A webapp is an application container for RSP scripts. It is a way to group together some RSP scripts and static files, and provide them with several useful services. A webapp is defined in the configuration file, in Host sections. It basically associates a virtual path with a root folder in the filesystem, everything inside that folder becomes part of the webapp.
A minimal webapp definition would look like this:
webapp [ virtual-root "/app" root-dir %www/app/ ]
This webapp will be further referenced in Cheyenne by its virtual-root? value, so this value have to be unique inside a given virtual-host definition. You can have as many webapps as you want in the same virtual-host (even pointing at the same root folder to make multiple instances of the same webapp using different settings, like using a different database instance).
A webapp uses a specific filesystem folder structure:
app/ ;-- webapp root folder private/ ;-- private folder, not visible for clients public/ ;-- folder always accessible for clients app-init.r ;-- mandatory file for events definition ... ;-- put there all the protected files (RSP, static files)
The only mandatory part is the %app-init.r file (see Events section below). This file is private to the webapp and can't be served to clients (they will get a 404 HTTP code if they try).
This is an optional folder, but will be used by most webapps. It is the most secured part of the webapp files hierarchy as it can't be accessed by client requests. Its purpose is to contain all the backend code of your web application: utility functions, libraries, frameworks, SQL files, localizations data, ...
This is an optional folder used to store public files that have to be accessible by clients in all cases. Even if the webapp authentication? protection is active, the resources stored in this folder can still be served to the client. The main use-case is storing static resources required by a login page.
Everything that is not in public/ or private/ folders can be freely accessed by the clients unless the webapp authentication? is activated (see Session management below). In such case, every attempt to access a resource will result in a redirection to the authentication page, if the user hasn't logged-in yet (controlled by the state of session/content/login special variable).
One of the main benefit from using a webapp container is the automatic session management. Every new client requesting any RSP script inside your webapp, will open a new session. The session is opened for 20 minutes by default (timeout delay) and can be extended using the timeout? configuration directive in the webapp definition block.
A special login word is added to session/content, with a value of false. If the auth? configuration directive is present in the webapp definition, this value indicates the state of the user authentication. It is used internally by the webapp to secure access to all its files, until the user logs in and an RSP script sets the login value to true, giving access to all the files. So a webapp protected by authentication would be defined like this:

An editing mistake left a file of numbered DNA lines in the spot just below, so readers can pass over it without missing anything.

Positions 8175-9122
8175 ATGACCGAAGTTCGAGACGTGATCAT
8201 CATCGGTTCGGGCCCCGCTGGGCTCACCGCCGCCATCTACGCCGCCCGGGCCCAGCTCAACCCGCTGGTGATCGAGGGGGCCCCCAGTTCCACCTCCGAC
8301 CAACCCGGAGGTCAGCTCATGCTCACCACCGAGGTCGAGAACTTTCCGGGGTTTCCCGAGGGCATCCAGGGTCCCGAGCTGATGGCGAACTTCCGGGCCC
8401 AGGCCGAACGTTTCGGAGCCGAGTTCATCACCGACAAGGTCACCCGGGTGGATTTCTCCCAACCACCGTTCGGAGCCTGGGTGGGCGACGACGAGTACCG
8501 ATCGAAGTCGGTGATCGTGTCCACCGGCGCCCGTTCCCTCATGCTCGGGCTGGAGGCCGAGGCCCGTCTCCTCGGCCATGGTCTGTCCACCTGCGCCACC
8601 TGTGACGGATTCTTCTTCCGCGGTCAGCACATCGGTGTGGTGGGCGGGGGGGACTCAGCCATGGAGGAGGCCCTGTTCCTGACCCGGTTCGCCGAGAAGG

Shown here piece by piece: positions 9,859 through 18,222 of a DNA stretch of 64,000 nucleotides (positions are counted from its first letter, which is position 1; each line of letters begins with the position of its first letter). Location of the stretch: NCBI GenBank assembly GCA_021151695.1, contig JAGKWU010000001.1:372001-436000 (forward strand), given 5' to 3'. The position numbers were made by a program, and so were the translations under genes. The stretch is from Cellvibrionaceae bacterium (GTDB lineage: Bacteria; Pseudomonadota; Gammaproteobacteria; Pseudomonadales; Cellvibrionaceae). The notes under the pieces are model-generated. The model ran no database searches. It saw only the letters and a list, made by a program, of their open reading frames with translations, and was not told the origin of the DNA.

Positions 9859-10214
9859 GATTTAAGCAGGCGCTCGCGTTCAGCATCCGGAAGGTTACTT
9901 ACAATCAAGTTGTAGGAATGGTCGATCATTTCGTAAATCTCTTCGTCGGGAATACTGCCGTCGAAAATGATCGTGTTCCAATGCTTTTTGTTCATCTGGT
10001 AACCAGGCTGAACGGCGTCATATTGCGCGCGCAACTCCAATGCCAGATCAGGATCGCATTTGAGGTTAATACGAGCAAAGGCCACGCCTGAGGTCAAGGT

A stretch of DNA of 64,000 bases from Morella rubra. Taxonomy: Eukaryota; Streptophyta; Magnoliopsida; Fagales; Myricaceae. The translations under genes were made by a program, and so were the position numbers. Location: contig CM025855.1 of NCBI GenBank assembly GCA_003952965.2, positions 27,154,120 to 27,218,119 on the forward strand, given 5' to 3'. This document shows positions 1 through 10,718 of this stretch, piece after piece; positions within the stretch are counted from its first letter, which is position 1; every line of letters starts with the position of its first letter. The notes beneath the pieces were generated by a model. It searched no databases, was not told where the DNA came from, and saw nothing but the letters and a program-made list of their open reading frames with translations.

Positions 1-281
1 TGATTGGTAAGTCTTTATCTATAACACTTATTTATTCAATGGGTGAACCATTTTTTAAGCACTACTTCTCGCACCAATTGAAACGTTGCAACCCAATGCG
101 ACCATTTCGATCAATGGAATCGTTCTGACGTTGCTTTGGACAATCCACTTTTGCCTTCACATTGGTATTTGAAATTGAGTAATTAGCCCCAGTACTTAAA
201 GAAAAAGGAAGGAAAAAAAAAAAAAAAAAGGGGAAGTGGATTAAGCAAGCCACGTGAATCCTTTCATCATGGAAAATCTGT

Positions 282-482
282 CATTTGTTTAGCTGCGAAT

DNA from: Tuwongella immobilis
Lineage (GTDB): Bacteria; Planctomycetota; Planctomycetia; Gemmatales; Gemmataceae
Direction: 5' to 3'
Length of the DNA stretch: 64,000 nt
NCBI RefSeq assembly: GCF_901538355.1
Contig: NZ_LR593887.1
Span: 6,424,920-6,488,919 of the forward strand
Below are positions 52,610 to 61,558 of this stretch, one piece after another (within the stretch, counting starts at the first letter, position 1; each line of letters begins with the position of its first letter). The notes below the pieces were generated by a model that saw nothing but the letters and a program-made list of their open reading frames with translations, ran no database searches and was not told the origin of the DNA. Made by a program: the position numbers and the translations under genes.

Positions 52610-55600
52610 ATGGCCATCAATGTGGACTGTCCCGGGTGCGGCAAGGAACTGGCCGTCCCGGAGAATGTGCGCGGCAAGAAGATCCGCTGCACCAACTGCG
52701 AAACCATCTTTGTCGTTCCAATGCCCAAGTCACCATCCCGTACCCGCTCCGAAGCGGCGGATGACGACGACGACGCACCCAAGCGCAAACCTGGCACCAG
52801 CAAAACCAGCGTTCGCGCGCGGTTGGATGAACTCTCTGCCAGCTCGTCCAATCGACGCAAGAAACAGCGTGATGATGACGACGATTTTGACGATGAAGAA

webapp [ virtual-root "/app" root-dir %www/app/ auth "/app/login.rsp" ]
A webapp exposes several events that can be caught by implementing custom handlers in the special %app-init.r file (located in the root folder of the webapp). This file is mandatory for all webapps, even if you don't use it. Here's a template that you can copy/paste (you can safely remove the handler functions you don't need):
REBOL [ File: %app-init.r Purpose: "Events definition for webapp /app" ] on-application-start: does [ ;--- add here your library / modules loading ] on-application-end: does [ ;--- add here your library / modules proper closing ] on-database-init: does [ ;--- add here instance specific init code ] on-session-start: does [ ;--- add here your per session init code ] on-session-end: does [ ;--- add here your per session closing/cleanup code ] on-page-start: does [ ;--- add here processing code run before a RSP page is evaluated ] on-page-end: does [ ;--- add here processing code run after a RSP page is evaluated ]
: the %app-init.r file content is cached in memory in worker processes. If you modify its content, your changes will not be taken into account, you need to reset workers? processes to apply your changes or run Cheyenne with a non-persistent? worker ("-w 0" command-line option).
When using several instances of the same webapp, you often need a way to pass them some parameters that are instance-specific. You can achieve that easily by adding a locals? block to your webapp definitions:
webapp [ virtual-root "/app1" root-dir %www/app/ locals [ title "App1" data-dir %private/app1/ ] ] webapp [ virtual-root "/app2" root-dir %www/app/ locals [ title "App2" data-dir %private/app2/ ] ]
You can access these locals values in your RSP code using request/config/locals.
: there is a performance impact when using locals blocks, so keep them as small as possible.